What is the Difference Between Occupational Therapy and Physical Therapy?
At first glance, physical therapy and occupational therapy may seem to be much the same thing, so how do you know which one you need?
To begin with, physical therapists and occupational therapists approach clients in very different ways. Of course, both physical and occupational therapists deal with patients with physical injuries and limitations. The difference shows up in how they treat the issues, as well as in what issues those are.
Physical Therapy is defined as the treatment of disease, injury, or deformity by physical methods. A physical therapist, in other words, deals with “the big picture”. Clients of physical therapists will find themselves working on their strength, balance, flexibility. In other words, the basics of motion. Occupational therapists go beyond this.
Some things Physical Therapists can help with:
- Learning to walk
- Lifting , pulling, bending
- Manipulating larger objects
On the other hand, occupational therapists, while dealing with these bigger issues, also tend to the finer points of daily life and activities. They can help clients relearn how to tie their shoes, do up buttons, and manipulate small objects. They can facilitate independence by teaching or re-teaching necessary tasks and skills such as writing, cooking, and even housework.
The clients of occupational therapists may need help in those broader areas that physical therapy covers, as well, and occupational therapy can be supplemented by physical therapy. Some clients of one type of therapist are also clients of the other, as the two go hand in hand in many cases.
Unlike physical therapists who, as the title suggests, deal only with physical ailments, occupational therapists can work with clients in many ways. Beyond the physical aspect, occupational therapy covers much more than physical therapy. Occupational therapists can aid clients in developmental and cognitive disorders such as Attention Deficit Disorder (ADD) and all types of learning disabilities; sensory disorders, such as information integration and autism; mental health, including depression, anxiety and eating disorders, as well as addiction.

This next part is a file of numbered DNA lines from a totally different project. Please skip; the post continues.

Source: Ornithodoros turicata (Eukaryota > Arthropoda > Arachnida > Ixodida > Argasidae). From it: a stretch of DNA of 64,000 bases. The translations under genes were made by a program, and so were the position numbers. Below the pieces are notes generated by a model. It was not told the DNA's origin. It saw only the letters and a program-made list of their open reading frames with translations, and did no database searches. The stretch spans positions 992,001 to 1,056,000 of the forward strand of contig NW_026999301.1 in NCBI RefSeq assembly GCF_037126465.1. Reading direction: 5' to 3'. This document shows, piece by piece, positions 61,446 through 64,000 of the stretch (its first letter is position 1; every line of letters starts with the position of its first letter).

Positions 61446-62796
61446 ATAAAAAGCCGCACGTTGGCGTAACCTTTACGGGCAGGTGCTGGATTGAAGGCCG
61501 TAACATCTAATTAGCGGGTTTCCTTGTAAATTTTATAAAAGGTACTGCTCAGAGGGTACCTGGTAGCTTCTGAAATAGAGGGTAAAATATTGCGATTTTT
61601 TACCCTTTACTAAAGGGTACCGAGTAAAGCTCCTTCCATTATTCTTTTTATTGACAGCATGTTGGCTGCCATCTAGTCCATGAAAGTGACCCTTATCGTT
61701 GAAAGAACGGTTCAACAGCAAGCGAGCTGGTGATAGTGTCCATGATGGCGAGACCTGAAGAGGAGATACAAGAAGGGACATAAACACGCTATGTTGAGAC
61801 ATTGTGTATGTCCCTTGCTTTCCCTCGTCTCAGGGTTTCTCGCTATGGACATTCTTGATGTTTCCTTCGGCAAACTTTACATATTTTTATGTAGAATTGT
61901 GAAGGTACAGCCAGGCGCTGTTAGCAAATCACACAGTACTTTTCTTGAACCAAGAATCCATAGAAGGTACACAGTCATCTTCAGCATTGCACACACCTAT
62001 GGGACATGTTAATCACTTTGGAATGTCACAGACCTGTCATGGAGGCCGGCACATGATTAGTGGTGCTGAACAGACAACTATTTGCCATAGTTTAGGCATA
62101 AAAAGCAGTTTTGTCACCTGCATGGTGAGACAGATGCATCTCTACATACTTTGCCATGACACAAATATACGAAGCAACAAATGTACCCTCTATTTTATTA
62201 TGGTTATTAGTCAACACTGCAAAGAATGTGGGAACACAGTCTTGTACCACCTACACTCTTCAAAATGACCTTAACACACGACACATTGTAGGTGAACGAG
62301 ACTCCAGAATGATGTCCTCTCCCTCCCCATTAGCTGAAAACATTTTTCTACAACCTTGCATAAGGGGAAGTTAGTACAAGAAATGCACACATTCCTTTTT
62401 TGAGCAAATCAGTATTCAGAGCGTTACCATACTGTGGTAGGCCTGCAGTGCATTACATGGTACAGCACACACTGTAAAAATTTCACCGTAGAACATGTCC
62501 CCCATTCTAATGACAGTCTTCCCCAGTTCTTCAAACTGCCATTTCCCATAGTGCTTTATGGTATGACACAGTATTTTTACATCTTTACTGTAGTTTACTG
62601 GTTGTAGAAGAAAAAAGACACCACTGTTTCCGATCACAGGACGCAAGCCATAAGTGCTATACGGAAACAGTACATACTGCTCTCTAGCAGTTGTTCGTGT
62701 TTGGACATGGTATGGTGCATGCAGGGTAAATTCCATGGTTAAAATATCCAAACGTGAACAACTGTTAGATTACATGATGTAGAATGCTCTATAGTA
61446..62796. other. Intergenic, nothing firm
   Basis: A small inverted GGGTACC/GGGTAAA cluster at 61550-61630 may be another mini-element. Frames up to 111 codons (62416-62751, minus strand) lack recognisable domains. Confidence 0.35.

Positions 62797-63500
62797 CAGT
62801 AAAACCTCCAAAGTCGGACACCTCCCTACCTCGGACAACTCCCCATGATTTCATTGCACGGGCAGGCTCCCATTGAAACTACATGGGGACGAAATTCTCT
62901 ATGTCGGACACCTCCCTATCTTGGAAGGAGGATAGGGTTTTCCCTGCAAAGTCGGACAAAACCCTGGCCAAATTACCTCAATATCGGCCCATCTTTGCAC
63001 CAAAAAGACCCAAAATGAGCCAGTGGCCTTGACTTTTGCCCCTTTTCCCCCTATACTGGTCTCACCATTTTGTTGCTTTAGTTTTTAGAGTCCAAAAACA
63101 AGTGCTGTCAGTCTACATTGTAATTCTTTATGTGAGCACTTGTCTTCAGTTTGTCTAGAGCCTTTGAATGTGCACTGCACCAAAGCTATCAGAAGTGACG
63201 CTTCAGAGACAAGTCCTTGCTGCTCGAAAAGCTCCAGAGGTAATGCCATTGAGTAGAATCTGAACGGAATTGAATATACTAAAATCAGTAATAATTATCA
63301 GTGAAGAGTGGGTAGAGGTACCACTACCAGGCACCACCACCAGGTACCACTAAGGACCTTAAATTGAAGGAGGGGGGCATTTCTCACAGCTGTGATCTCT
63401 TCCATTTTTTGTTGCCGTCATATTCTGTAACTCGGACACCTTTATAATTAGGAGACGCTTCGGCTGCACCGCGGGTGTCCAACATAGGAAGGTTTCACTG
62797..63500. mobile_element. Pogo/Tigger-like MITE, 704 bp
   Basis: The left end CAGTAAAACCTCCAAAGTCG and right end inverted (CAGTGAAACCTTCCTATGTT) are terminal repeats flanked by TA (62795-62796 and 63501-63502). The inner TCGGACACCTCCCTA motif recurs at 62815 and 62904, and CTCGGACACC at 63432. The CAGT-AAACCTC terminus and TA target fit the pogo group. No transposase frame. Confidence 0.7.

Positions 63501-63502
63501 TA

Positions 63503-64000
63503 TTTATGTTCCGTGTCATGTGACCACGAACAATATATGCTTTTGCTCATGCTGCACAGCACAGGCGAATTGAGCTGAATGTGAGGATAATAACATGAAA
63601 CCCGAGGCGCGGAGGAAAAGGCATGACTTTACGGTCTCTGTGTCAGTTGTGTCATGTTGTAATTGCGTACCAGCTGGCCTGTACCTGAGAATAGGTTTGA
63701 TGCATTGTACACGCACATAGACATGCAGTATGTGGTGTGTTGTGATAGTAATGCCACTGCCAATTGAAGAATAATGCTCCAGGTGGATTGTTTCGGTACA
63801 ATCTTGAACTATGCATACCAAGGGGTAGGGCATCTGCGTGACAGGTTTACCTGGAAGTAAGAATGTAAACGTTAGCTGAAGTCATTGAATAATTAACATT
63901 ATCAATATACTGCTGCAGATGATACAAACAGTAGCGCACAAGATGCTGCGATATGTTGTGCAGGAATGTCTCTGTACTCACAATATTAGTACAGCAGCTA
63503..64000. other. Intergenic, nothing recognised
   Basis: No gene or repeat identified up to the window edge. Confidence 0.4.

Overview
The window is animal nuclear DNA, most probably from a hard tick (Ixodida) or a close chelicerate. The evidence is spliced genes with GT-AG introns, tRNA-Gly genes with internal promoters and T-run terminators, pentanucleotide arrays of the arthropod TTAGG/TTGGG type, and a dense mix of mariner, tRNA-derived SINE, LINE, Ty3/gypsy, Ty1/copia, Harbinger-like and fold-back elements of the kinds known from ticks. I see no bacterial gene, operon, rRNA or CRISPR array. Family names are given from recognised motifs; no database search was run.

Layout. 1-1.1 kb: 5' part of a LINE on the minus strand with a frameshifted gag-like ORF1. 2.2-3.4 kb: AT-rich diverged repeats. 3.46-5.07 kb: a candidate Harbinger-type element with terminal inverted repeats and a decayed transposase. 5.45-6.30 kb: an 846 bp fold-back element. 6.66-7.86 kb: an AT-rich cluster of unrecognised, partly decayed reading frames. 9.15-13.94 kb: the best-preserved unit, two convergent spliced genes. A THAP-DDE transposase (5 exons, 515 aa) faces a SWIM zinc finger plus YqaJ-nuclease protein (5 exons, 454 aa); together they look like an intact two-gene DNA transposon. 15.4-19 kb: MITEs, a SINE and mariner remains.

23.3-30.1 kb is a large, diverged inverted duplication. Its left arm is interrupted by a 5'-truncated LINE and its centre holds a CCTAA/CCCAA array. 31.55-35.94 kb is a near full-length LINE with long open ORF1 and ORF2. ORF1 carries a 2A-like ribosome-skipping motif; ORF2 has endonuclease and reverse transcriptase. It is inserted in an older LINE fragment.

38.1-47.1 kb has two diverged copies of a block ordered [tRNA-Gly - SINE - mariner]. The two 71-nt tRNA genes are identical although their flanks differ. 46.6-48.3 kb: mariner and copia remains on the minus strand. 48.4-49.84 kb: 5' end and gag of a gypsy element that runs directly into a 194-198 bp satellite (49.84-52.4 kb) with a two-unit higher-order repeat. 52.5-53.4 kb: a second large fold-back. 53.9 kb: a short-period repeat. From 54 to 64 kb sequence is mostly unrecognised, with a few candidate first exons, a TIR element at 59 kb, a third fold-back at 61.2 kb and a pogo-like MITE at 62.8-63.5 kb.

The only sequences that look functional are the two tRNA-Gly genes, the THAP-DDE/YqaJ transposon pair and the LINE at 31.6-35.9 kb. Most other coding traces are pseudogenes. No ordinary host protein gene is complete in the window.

Another big difference between physical therapists and occupational therapists is the help clients get, from an OT, with the world around them and the things that affect them in everyday life, not only limitations brought on by their own physical and mental state. An OT can help a client with:
- Medication management: helping clients keep track of their medications, teaching them about their effects and any interactions.
- Routine and schedules: the OT can help develop an outline for the client to follow, and help them implement and stick to it.
- Education: an OT can suggest training, experiential training, groups and classes tailored to the individual client’s needs.
All in all, physical therapy and occupational therapy overlap in some areas, and, at times, it can be hard to tell which is which. What makes the biggest difference is the aid in life from day to day, combining the physical, mental and environmental aspects of the client’s situation to arrive at a plan that will heal as well as re-enable the client through occupational therapy.
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